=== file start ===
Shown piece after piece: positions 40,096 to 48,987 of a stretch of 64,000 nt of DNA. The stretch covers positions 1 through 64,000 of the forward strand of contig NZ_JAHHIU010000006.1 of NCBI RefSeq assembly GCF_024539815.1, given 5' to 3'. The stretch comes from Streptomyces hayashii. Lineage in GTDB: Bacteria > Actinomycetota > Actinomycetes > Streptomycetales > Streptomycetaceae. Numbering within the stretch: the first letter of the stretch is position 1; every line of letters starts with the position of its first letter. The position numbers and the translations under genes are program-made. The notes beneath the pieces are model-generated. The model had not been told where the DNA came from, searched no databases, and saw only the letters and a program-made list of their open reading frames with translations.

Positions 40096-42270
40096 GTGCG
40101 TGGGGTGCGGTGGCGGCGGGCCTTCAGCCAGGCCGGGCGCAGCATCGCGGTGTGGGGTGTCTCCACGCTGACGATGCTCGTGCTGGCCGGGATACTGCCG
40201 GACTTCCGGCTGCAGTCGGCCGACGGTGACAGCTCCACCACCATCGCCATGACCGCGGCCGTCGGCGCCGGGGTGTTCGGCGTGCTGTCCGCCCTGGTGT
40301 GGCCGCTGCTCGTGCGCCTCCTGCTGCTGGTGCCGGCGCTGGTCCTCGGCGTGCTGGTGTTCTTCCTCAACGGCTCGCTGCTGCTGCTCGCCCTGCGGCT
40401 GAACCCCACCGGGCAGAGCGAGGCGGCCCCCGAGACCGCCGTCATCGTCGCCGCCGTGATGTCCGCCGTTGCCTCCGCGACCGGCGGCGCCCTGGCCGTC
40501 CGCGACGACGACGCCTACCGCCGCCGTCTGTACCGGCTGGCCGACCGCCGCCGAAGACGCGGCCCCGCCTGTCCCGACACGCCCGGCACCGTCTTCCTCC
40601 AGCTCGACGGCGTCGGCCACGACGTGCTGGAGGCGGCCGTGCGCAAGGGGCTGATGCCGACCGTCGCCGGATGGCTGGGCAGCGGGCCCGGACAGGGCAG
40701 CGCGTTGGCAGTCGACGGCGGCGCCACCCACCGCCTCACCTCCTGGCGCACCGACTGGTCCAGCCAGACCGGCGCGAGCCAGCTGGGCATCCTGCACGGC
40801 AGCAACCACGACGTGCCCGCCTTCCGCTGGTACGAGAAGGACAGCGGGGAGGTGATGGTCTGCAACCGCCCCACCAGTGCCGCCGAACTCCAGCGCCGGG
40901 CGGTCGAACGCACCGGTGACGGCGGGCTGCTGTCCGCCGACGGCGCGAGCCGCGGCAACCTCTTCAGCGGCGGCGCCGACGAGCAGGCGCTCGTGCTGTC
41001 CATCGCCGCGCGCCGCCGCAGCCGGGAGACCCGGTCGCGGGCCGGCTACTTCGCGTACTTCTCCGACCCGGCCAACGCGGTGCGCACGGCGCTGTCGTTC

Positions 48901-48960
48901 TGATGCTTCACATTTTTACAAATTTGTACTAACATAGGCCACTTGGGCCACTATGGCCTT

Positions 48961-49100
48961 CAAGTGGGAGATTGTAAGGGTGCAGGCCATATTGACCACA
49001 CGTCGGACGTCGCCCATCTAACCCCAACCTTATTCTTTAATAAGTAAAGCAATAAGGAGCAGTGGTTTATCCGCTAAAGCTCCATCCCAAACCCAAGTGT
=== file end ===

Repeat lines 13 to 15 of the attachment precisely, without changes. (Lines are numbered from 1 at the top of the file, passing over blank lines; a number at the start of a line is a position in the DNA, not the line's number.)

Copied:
41001 CATCGCCGCGCGCCGCCGCAGCCGGGAGACCCGGTCGCGGGCCGGCTACTTCGCGTACTTCTCCGACCCGGCCAACGCGGTGCGCACGGCGCTGTCGTTC

Positions 48901-48960
48901 TGATGCTTCACATTTTTACAAATTTGTACTAACATAGGCCACTTGGGCCACTATGGCCTT